People Injured by Falling
The term “slip and fall” is used for a personal injury lawsuit in which an individual trips or slips, and sustains injuries on the property of someone else.
These types of legal cases are labeled under the more renowned category of lawsuits referred to as claims of “premises liability.”
Accidents involving “slip and fall” normally occur on property owned or maintained by another individual, and the owner of the property may be held liable legally.
There are a number of hazardous conditions like poor lighting, torn carpeting, floor changes, a wet floor, or narrow stairs to cause an individual to slip and sustain injuries.
This can pertain to someone tripping on a cracked or broken public sidewalks, or takes a spill down the stairs.
A slip and fall lawsuit, in addition, may ensue when an individual falls or slips outdoors as a result of ice, snow, rain, or any other danger, such as a pothole.
In any situation, the accuser must have suffered some type of injury, albeit minor, to receive compensation.Proof of Fault in Cases of Slip and Fall
There is no specific method to determine when another individual is held liable legally for sustained injuries if you trip or slip.
Each lawsuit becomes possible when whether the owner of the property acted considerably for tripping or slipping not to occur. Of course, whether an individual was careless in neglecting to avoid or see the condition that resulted in the accident.
There are common rules to assist you in your decision in determining whether another person should be held liable for your sustained trip, slip, or fall injury.
An individual injured in a slip and fall, in most cases, on a property of another, must prove that a “dangerous condition” caused the accident, and that the property possessor or owner was aware of the hazardous condition.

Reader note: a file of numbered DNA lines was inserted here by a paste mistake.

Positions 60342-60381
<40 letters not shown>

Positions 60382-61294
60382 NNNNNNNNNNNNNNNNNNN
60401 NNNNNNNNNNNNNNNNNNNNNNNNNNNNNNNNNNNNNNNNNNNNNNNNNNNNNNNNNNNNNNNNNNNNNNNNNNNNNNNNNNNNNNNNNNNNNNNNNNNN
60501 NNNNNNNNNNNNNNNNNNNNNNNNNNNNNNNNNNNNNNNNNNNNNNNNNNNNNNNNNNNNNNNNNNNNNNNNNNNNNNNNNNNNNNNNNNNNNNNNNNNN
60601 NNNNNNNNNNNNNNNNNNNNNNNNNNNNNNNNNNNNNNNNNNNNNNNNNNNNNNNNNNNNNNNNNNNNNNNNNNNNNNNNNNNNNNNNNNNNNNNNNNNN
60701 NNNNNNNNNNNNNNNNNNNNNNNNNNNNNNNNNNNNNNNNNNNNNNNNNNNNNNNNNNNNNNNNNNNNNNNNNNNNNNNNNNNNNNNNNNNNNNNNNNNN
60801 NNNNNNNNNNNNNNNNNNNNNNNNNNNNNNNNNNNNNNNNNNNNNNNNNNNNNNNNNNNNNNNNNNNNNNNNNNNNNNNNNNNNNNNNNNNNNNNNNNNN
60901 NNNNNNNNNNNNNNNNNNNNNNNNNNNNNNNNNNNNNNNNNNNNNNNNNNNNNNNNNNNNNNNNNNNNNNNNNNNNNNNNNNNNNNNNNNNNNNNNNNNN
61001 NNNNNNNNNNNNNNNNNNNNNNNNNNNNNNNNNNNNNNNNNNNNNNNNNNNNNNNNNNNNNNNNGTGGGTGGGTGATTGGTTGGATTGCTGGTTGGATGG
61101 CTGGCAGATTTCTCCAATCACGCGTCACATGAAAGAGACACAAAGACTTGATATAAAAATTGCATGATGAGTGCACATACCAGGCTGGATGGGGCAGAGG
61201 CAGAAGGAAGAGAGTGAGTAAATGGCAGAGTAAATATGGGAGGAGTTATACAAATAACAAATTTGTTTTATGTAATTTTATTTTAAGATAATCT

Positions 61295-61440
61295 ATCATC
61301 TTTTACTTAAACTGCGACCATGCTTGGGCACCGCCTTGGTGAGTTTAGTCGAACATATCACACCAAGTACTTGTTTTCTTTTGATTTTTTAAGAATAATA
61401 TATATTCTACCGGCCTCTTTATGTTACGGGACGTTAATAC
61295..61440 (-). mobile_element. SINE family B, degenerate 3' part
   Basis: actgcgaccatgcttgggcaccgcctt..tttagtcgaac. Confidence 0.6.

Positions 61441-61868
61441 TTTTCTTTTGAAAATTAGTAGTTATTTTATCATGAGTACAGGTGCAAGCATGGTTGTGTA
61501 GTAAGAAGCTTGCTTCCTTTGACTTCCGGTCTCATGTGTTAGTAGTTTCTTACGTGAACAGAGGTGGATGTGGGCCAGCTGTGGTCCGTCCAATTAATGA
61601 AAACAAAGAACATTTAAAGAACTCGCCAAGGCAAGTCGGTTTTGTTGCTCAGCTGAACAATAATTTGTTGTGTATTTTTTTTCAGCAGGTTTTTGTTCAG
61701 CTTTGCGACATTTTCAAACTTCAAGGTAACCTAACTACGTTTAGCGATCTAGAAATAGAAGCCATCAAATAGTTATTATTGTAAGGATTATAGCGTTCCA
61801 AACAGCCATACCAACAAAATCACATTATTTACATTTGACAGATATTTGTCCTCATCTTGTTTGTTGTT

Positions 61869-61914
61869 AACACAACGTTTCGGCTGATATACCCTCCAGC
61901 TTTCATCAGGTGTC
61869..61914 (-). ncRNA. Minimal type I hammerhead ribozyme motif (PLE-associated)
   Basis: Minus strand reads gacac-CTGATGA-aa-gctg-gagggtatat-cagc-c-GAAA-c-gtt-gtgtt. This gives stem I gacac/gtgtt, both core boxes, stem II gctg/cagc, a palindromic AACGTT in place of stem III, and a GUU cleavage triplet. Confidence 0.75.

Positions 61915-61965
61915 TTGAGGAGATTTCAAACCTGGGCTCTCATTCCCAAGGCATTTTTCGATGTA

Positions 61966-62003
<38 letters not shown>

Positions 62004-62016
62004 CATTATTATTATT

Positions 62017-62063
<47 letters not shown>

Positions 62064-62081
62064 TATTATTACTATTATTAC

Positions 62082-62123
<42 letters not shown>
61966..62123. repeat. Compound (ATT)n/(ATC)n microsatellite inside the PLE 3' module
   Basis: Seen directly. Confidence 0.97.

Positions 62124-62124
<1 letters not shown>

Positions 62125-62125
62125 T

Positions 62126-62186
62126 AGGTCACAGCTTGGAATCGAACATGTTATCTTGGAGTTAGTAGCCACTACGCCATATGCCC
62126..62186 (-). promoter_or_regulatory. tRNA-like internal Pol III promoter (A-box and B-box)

There must have been an unreasonable risk in the dangerous condition to an individual on the property. It must have been a dire condition, under the circumstances, which the injured individual shouldn’t have anticipated.
This requirement stipulates that individuals must know of, and prevent, obvious hazards.
For an owner or possessor of property to establish he or she was aware of a hazardous condition, proof must confirm the following:
The owner or possessor created the dangerous condition; the property owner was aware the condition existed, and failed negligently to make repairs; or the owner or possessor should have corrected or detected, after the dangerous condition existed for a period of time, before the occurrence of a slip and fall.
For an owner or possessor of a property to be held responsible, it must’ve been able to foresee that his or her negligence would cause the hazard in question.
To recover from a slip and fall sustained injury on the property of another, there must be a party liable whose negligence resulted in the injury.
Although this may be obvious, many individuals don’t realize that certain sustained injuries, if anything, are merely accidents resulted by one’s own carelessness.